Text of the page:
Langham Hotel Boston Rating: 4.0 Pearls

Vestiges of the hotel's former life as a Federal Reserve bank are subtly present throughout the 1922 property.

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Historic Hotels in Boston (23 of 24)

 Vestiges of the hotel's former life as a Federal Reserve bank are subtly present throughout the 1922 property.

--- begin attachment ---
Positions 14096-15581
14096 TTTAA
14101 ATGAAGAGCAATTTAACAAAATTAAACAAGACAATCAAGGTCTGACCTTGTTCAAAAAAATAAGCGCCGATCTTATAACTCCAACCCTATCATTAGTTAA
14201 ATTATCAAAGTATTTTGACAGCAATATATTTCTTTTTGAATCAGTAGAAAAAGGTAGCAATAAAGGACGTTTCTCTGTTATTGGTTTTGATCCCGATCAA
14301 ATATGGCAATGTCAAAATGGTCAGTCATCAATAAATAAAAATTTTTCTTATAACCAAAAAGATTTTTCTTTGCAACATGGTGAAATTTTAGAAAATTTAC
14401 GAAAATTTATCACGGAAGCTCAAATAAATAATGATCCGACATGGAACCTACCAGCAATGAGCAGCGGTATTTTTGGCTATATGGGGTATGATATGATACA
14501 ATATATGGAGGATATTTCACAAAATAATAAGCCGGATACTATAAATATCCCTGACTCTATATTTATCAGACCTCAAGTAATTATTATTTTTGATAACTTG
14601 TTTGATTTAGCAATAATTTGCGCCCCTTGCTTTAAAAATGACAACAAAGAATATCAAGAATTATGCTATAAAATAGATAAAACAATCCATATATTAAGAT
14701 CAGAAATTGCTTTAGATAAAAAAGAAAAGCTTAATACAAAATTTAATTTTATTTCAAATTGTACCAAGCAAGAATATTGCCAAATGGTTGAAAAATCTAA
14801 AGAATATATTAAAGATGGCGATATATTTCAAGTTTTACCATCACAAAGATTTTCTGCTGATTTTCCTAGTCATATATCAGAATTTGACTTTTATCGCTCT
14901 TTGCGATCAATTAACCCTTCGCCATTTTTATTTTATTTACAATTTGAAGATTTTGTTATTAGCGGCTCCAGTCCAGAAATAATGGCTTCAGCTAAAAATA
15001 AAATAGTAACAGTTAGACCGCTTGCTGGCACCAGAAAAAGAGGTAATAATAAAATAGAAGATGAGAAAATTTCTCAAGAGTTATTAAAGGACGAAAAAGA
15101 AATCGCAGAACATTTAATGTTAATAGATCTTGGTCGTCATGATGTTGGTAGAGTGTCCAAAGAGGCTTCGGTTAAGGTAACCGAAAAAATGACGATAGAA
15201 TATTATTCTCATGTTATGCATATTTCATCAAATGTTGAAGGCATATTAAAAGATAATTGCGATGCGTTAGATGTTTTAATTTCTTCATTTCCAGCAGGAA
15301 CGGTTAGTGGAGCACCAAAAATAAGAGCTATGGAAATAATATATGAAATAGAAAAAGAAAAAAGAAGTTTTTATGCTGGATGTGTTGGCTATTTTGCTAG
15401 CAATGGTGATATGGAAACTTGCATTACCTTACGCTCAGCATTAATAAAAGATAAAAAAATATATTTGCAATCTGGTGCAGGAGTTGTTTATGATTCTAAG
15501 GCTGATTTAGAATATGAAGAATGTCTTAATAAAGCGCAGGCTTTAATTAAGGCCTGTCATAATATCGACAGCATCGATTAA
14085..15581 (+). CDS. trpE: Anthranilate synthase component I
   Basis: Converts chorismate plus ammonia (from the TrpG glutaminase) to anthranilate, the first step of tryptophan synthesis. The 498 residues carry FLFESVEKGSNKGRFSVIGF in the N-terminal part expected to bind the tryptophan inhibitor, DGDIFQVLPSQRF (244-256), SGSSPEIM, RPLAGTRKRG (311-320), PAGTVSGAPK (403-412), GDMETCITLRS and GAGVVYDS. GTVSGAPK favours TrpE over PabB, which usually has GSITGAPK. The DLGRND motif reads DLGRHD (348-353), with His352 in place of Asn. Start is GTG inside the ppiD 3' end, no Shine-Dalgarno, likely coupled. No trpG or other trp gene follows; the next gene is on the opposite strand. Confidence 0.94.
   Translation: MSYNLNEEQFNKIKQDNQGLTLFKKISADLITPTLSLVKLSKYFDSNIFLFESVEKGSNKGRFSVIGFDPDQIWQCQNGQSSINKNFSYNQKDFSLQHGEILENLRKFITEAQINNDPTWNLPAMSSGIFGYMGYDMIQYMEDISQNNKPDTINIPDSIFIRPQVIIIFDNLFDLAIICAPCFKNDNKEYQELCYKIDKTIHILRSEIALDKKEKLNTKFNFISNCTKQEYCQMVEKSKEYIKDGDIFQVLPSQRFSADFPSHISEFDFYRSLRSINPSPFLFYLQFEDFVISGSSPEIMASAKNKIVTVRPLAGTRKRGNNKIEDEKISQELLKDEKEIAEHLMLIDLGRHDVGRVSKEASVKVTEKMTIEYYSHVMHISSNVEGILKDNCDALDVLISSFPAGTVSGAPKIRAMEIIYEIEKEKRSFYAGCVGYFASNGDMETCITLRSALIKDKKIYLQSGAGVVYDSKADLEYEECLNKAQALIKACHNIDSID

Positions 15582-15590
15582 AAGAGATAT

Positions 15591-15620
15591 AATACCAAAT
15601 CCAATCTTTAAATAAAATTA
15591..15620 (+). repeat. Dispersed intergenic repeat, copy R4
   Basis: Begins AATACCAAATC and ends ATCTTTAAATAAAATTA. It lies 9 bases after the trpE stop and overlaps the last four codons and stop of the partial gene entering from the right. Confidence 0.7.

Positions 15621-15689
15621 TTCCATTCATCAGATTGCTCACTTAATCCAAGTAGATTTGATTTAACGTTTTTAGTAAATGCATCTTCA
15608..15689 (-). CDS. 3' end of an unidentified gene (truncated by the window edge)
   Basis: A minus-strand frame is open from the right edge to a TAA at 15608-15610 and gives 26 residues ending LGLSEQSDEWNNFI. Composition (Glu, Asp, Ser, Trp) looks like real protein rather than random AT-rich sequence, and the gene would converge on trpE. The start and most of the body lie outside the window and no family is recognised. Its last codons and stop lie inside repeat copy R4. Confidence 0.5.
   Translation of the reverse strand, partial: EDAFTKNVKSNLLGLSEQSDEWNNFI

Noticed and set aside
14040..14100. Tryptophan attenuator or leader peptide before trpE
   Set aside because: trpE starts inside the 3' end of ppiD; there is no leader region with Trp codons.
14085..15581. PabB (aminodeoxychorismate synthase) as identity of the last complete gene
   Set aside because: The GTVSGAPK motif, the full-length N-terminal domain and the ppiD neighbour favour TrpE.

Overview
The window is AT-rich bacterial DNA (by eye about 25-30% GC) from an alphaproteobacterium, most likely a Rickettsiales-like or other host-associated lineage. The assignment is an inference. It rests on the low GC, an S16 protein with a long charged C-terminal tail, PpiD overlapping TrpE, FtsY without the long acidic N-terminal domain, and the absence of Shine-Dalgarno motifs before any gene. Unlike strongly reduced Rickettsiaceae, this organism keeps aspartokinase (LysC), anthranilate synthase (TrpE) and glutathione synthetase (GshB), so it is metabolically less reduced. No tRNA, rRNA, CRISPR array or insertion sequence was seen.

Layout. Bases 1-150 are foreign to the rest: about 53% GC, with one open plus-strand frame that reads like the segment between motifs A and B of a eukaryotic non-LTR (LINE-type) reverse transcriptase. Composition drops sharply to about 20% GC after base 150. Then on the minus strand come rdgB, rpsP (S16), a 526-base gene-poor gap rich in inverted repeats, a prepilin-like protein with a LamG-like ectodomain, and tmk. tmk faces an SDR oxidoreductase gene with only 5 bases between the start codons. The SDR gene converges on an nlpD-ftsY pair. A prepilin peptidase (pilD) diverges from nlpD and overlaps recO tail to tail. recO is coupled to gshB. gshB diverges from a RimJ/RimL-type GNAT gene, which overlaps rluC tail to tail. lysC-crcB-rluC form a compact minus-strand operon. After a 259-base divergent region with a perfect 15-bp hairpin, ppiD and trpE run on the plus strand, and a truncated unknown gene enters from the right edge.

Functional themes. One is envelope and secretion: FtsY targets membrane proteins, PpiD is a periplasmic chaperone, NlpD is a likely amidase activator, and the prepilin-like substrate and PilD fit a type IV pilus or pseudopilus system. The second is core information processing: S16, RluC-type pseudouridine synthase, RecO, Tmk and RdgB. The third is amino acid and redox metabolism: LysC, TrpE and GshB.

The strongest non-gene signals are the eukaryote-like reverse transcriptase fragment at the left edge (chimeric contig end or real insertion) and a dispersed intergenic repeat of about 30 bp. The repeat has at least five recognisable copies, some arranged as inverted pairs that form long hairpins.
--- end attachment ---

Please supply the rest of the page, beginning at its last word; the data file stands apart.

In a city that wears its historic pedigree like a badge of honor, the Omni Parker House has a lot to boast about. Opened in 1855, the 551-room landmark is the longest continuously operating hotel in the country, and the first in Boston that offered running water and elevator service. The hotel's famous guests -- and former employees -- read like a laundry list of the political and cultural elite: Charles Dickens frequently stayed at the Parker House during his trips to the U.S., and it was here that he did the very first reading of A Christmas Carol on American soil for members of the Saturday Club literary group. Decades later, Ho Chi Minh worked as a baker in the basement kitchen, likely churning out the hotel's deservedly famous, eponymous Parker House Rolls. J.F.K. proposed to Jackie at a table at Parker's Restaurant, where Malcolm X once worked as a busboy. To hear about the hotel's spookier history, ask old-timer concierge Seamus Murphy about the ghost of the 19th-century whiskey salesman who lives in the closet of Room 303, and plants booze-soaked kisses on female guests. For nearly 150 years, the tall granite building at 215 Charles Street was known as the Charles Street Jail and housed some of Boston's most heinous criminals. In 2007, after a painstaking restoration that preserved elements of the original design, it reopened as the Liberty Hotel. In 2007, after a painstaking restoration that preserved elements of the original design, it reopened as the Liberty Hotel. In places, the hotel has even kept the jail's iron bars and worked them into the decor. Instead of a typical "Do Not Disturb" sign, guests hang a "Solitary" key ring on their doorknobs. Clink., the restaurant off the lobby, suggests the sound of a jailer's jangling keys. The walls of Alibi, the lounge downstairs, are hung with celebrity mug shots (Sinatra, Morrison, Nolte). Just as palatial as it was when it first opened in 1912, the storied 383-room Fairmont Copley Plaza remains as iconic to Boston as the Plaza is to New York -- and no less grand, as they share the same architect. The lobby alone is 5,000 square feet, with 21-foot-high gilded, coffered ceilings. "Boston's Grand Dame" has welcomed just about every U.S. president since Taft, every celebrity from Frank Sinatra to Tom Cruise, and more than a few of the world's most powerful moguls -- like Sumner Redstone, who famously survived the hotel's tragic 1979 fire (set by a disgruntled employee) by hanging from a third-story window. The sumptous, wood-paneled Oak Bar and Oak Room are as grand as the rest of the hotel and give guests a taste of a different era (literally -- Clams Casino, a dish which gained popularity in the 1920s, still makes it onto the dinner menu). Constructed in 1900 as the most luxurious hotel in New England, the charming Back Bay hotel has welcomed guests for over a century to its 214 rooms. Black-uniformed porters welcome guests into the elegant yet comfortable lobby, accented by marble floors, ebony reception desks, and a wood-burning fireplace kept roaring all day (there's a fireplace in a quarter of the rooms as well). Only in Boston will you find a Marriott Vacation Club housed in a landmark building (erected in 1847) that functioned as, well, a custom house, collecting duties on imported goods. Up until the mid-20th century, it was the tallest building in Boston, and its clock tower is still a distinctive feature of the city's skyline. A small museum dedicated to the hotel's history is located in the rotunda on the 2nd floor. The landmarked Copley Square Hotel, opened in 1891, is the second-oldest operating hotel in the country. It has hosted everyone from Babe Ruth to President McKinley, and Billy Holiday sang at the hotel's now defunct famous jazz club, Storyville. Unfortunately, the Copley Square Hotel's $18 million renovation in 2008 didn't honor the property's past. The Back Bay Hotel occupies what was once Boston's police headquarters. Built in the 1920s, the building's engraved exterior still reads: "City of Boston Police Department Headquarters." Today, it's hard to imagine that this homey, 225-room hotel was ever an office building where the work centered around gritty crimes and hardened criminals. But the cheeky name of the bar, Cuffs, and the black-and-white photographs from the police headquarter days hanging in the lobby, pay homage to the property's past. Vestiges of the hotel's former life as a Federal Reserve bank are subtly present throughout the 1922 property. Vestiges of the hotel's former life as a Federal Reserve bank are subtly present throughout the 1922 property. The bank's original iron seal was unearthed from the floor during a recent renovation of the hotel's stylish eatery, BOND.
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